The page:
- on assignments and tests, will need to be able to formalize deductive reasoning, make connections between theory and applications, and demonstrate an understanding of mathematical content beyond symbols and formulas.

**Math 7 -- Calculus for Social Science**

*No longer offered as of Fall 2013*

**General Departmental Goals and Objectives:** 1a; 2b

Specific Goals and Objectives: In this course, students will apply
the methods of differential and integral calculus to solve a variety of
problems particularly applicable to the social sciences and
to explain their reasoning.

- Students will use the derivative as an important problem-solving tool for real-world situations. Students will also briefly look at indefinite and definite integrals.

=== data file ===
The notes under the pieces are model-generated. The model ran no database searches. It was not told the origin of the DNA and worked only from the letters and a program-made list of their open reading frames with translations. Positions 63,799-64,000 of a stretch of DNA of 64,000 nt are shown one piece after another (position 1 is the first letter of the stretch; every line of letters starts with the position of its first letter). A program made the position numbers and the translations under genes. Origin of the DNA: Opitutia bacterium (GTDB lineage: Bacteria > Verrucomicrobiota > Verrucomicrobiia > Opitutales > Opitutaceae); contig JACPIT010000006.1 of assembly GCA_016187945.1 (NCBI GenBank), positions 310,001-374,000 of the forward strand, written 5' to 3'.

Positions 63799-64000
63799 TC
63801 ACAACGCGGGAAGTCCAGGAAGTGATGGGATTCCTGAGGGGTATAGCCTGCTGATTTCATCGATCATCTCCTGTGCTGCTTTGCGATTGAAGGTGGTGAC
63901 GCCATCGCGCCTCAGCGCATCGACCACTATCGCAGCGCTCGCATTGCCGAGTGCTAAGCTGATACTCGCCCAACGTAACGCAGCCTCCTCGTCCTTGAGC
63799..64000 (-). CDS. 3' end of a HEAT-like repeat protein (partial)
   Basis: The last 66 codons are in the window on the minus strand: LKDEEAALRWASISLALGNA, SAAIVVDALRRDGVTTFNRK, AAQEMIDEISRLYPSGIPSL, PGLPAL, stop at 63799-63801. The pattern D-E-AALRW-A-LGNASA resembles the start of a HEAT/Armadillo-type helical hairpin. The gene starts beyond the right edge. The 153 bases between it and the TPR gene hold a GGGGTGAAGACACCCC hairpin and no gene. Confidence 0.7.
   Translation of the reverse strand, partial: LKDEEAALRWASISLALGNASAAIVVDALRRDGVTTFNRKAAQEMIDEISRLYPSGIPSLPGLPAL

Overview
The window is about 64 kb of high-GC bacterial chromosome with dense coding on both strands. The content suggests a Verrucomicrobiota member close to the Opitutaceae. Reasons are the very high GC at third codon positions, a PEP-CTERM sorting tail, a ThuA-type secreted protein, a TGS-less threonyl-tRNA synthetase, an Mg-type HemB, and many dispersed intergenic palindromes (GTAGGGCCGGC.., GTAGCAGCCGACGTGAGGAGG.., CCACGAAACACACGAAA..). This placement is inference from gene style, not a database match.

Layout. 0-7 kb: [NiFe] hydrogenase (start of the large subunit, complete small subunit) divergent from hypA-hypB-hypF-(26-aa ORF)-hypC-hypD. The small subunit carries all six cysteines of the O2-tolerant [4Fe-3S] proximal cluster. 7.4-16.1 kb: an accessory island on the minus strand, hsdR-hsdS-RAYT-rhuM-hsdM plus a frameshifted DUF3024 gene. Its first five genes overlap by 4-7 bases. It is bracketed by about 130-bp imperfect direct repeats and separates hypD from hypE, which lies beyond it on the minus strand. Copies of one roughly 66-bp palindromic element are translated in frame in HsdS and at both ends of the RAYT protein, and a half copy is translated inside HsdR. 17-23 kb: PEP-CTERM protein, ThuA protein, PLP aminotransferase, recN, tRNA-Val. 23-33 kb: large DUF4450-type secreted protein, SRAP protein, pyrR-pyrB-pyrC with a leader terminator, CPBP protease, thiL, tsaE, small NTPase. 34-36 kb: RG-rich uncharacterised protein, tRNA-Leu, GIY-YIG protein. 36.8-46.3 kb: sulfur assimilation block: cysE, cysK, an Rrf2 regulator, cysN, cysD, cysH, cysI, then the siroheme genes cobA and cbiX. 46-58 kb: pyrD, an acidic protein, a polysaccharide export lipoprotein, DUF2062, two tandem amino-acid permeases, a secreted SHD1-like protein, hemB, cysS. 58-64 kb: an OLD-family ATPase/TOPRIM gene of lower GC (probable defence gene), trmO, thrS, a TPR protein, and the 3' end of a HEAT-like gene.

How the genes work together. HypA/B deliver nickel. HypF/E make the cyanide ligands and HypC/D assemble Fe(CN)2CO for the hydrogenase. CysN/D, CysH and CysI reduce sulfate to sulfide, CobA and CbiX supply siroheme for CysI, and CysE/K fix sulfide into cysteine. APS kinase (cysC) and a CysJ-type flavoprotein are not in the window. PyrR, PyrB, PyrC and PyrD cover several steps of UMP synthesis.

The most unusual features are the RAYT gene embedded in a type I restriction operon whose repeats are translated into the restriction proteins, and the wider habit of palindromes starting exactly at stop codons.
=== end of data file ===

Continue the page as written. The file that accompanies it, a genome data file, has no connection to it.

- Students will predict properties of curves from their derivative.
- Students will be able to explain how differential calculus combines geometric ideas of slope, real-world concepts of rates and analytical concepts of derivatives to give a unified perspective of mathematics.
- Beyond computational proficiency, students will be led to understand the meaning of results, as well as central theorems of mathematics.

Specific Goals and Objectives: In this course, students will practice effective communication and interaction skills. As part of classroom learning students will interpret problem situations, choose among several appropriate mathematical methods of solution, persist to a solution and present solutions verbally and in written form that include appropriate justification for your reasoning. On assignments and tests students will need to be able to formalize deductive reasoning, make connections between theory and applications, and demonstrate an understanding of mathematical content beyond symbols and formulas.